Oswald Schmiedeberg

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Oswald Schmiedeberg (10 October 1838 – 12 July 1921) was a Baltic German pharmacologist. He is sometimes referred to as the "Father of Modern Pharmacology."

Schmiedeberg was born at Gut Laidsen (now Laidze parish, Talsi municipality, Latvia) in the Imperial Russian province of Courland. His parents were Wilhelm Schmiedeberg, born 1809 in Windau, Courland, died 1878 in Dorpat, and his wife Lucie Bernard, born 1813 in Lausanne, Switzerland, died 1871. He was the eldest of six siblings. In 1866 he earned his medical doctorate from the University of Dorpat with a thesis concerning the measurement of chloroform in blood.[1] Afterwards he was an assistant to Rudolf Buchheim (1820–1879) at Dorpat (Tartu). In 1872 he became a professor of pharmacology at the University of Strasbourg, where he remained for the next 46 years.

His work largely dealt with finding the correlation between the chemical structure of substances and their effectiveness as pharmaceuticals. With his pupil Hans Horst Meyer he discovered glucuronic acid as a conjugation partner in xenobiotic metabolism and later found that glucuronic acid was also a component of cartilage and occurred as a disaccharide of chondroitin sulfate. He studied the composition of hyaluronic acid and explored its relationship to collagen, amyloid and chondroitin sulfate. In 1869 he demonstrated that muscarine had a similar effect on the heart as electrical stimulation of the vagus nerve. He also demonstrated the hypnotic properties of urethane.

Schmiedeberg was a major factor in the success of the German pharmaceutical industry prior to World War II, having trained most of the professors at the time.[1] He published over 200 scientific books and articles. With pathologists Bernhard Naunyn (1839–1925) and Edwin Klebs (1834–1913), he was founder of the influential Archiv für experimentelle Pathologie und Pharmakologie. He died in Baden-Baden.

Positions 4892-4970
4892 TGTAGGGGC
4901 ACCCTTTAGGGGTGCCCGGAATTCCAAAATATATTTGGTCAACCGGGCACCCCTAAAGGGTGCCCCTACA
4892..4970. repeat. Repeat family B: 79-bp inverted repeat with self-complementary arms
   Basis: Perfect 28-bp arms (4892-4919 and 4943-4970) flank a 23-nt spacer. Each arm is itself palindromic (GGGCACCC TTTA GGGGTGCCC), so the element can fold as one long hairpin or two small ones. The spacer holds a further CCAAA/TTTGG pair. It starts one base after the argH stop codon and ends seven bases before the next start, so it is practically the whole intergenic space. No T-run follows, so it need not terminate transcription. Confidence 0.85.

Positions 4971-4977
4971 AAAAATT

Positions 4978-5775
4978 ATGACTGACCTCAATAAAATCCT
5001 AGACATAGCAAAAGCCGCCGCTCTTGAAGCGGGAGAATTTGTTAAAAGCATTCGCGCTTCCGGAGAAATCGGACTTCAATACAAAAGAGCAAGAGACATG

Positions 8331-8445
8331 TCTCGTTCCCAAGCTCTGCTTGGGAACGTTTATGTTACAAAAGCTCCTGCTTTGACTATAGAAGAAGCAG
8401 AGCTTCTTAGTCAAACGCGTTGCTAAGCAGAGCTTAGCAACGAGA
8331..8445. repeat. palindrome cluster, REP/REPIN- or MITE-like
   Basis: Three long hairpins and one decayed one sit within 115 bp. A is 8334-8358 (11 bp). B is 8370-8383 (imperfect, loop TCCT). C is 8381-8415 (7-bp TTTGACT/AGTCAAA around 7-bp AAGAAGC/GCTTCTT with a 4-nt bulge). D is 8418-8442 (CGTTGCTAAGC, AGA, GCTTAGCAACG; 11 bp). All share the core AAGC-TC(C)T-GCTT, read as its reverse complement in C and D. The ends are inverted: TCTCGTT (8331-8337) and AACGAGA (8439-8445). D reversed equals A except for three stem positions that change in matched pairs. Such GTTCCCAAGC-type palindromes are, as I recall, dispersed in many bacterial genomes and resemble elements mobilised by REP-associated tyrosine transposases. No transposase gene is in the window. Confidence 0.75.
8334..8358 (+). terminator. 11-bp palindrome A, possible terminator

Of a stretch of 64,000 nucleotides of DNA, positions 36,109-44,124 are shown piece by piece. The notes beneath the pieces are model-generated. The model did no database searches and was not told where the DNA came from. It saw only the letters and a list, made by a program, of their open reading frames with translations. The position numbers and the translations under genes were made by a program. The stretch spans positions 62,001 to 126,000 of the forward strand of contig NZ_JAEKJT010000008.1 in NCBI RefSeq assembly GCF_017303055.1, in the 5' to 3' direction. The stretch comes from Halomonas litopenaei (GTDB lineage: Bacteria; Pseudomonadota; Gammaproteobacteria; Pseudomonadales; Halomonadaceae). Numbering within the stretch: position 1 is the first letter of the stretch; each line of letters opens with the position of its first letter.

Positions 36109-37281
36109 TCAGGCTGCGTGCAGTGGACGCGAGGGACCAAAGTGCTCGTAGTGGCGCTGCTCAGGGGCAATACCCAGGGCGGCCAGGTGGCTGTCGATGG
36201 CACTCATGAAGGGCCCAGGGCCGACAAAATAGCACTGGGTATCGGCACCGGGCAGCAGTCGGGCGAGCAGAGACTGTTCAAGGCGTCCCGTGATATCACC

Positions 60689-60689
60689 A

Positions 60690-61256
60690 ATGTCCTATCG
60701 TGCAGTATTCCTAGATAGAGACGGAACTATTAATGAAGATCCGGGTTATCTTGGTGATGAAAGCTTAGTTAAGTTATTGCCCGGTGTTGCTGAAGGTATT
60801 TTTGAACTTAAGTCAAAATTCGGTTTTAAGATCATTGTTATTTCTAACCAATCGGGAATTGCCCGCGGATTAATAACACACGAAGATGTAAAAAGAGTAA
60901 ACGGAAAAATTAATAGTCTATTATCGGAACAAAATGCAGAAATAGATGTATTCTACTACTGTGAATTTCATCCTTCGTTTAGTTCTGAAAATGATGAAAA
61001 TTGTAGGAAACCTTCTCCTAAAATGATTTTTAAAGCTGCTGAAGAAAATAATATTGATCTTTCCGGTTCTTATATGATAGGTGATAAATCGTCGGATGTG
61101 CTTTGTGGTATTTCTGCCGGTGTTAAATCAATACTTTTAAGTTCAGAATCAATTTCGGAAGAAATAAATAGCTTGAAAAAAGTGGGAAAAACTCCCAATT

Publications[edit]

  • Ueber die quantitative bestimmung des Chloroforms im Blute und sein Verhalten gegen dasselbe, 1866 – On the quantitative determination of chloroform in the blood, etc.
  • Das Muscarin. Das giftige Alkaloid des Fliegenpilzes (Agaricus muscarius L.) seine Darstellung, chemischen Eigenschaften, physiologischen Wirkungen, toxicologische Bedeutung und sein Verhältniss zur Pilzvergiftung im allgemeine, 1869 – Muscarine. The poisonous alkaloid of fly agaric mushroom, its representation, chemical properties, physiological effects, etc.
  • Grundriss der Arzneimittellehre, 1883 – Fundamentals of pharmacology.
  • "The dietetic and therapeutic uses of ferratin"; published in English (1893).
  • "Ferratin : the ferruginous element of food"; published in English (1894).
  • Grundriss der Pharmakologie in Bezug auf Arzneimittellehre und Toxikologie, 1902 Digital 5th edition from 1906 by the University and State Library Düsseldorf
  • Arzneimittel und genussmittel, 1912 – treatise on stimulants.[2] Digital edition by the University and State Library Düsseldorf
  • Über die Pharmaka in der Ilias und Odyssee, 1918 Digital edition by the University and State Library Düsseldorf

References[edit]

  1. ^ a b "A brief history of pharmacology". Modern Drug Discovery, American Chemical Society. 2001. Retrieved 2 April 2007. 
  2. ^ WorldCat Identities (publications)

External links[edit]